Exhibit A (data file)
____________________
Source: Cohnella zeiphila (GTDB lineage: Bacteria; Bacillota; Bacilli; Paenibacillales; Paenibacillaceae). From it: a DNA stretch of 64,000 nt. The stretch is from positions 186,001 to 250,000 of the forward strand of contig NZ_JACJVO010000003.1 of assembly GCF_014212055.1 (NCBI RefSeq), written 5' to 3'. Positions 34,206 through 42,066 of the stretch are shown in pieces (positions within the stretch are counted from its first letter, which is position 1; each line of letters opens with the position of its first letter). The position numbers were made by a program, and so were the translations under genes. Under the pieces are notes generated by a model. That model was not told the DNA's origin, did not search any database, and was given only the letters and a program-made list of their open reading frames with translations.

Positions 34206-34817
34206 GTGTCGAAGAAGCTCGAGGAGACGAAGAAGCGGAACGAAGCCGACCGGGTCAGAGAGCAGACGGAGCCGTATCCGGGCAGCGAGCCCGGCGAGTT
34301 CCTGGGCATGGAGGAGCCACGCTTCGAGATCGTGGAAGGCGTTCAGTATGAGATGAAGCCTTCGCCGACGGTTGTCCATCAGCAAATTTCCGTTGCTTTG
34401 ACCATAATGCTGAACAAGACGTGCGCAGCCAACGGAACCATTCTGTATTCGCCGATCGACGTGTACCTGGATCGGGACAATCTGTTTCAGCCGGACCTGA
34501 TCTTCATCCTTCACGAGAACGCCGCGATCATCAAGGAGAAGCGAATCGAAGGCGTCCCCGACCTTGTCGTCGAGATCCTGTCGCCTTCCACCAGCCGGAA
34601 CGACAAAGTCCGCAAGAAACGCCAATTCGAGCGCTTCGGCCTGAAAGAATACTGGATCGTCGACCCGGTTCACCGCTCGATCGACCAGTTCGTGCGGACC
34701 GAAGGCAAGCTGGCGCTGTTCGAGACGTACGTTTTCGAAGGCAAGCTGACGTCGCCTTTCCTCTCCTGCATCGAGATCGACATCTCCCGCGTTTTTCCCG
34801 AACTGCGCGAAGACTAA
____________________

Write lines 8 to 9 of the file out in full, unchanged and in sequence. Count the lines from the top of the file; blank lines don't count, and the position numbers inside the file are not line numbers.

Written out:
34701 GAAGGCAAGCTGGCGCTGTTCGAGACGTACGTTTTCGAAGGCAAGCTGACGTCGCCTTTCCTCTCCTGCATCGAGATCGACATCTCCCGCGTTTTTCCCG
34801 AACTGCGCGAAGACTAA